expect - definition in the American English Dictionary - Cambridge Dictionaries Online

Cambridge Dictionaries online Cambridge Dictionaries online

The most popular online dictionary and thesaurus for learners of English

English definition of “expect”

See all translations

expect

verb  us   /ɪkˈspekt/
to think or believe that something will happen, or that someone will arrive: [T] We are expecting about 100 people for the lecture. [T] His plane is expected to land at about 7:30 this evening. [+ to infinitive] We expected to see her here, but I guess she decided not to come. To expect is also to ask for something to happen because you think you have a right to ask for it: [T] The boss wants me to work this weekend – that’s expecting a lot!is expecting If you say that a woman is expecting, you mean that she is pregnant.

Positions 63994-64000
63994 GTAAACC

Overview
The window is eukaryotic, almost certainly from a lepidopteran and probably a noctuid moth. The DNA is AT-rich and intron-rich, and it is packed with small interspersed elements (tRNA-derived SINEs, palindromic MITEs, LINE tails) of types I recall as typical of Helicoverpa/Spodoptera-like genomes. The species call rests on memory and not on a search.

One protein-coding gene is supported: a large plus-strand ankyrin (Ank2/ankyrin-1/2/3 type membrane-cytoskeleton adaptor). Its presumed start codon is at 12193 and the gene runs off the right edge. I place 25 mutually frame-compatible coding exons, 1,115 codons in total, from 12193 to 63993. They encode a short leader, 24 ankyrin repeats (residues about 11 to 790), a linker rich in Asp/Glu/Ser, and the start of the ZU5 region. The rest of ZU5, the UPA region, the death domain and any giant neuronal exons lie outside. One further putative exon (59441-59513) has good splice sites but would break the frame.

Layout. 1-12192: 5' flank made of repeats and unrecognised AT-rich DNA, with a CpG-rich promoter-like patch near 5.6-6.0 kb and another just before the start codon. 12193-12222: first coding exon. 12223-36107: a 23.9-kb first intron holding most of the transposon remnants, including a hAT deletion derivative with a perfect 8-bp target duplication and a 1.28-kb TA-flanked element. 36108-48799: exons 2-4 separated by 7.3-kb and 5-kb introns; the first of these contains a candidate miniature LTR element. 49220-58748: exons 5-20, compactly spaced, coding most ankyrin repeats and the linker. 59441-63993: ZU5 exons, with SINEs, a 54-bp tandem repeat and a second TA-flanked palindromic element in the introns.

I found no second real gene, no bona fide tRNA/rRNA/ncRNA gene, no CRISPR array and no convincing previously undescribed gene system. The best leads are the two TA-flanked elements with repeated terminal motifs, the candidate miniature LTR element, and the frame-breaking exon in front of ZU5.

expectancy
noun [U]  us   /ɪkˈspek·tən·si/
There was an air of expectancy as the chairman rose to speak.
expectantly
adverb [not gradable]  us   /ɪkˈspek·tənt·li/
She looked up at him expectantly.
(Definition of expect from the Cambridge Academic Content Dictionary © Cambridge University Press)
What is the pronunciation of expect?
Add Cambridge dictionaries to your browser to your website

Definitions of “expect” in other dictionaries

Word of the Day

gale-force

(of winds) very strong

Word of the Day

They sometimes go here and they never go there: using adverbs of frequency

by Liz Walter,
April 29, 2015
Sometimes, always, often, never: these are some of the most common words in English.  Unfortunately, they are also some of the words that cause the most problems for students. Many of my students put them in the wrong place, often because that’s where they go in their own languages. They say things

Read More 

Evel abbreviation

May 04, 2015
English votes for English laws; the idea that only English (as opposed to Scottish, Welsh or Irish) MPs should be allowed to vote for laws that affect only England Yet these are the two principal constitutional proposals that have come from the Conservative party in its kneejerk response to Ukip’s English nationalism and

Read More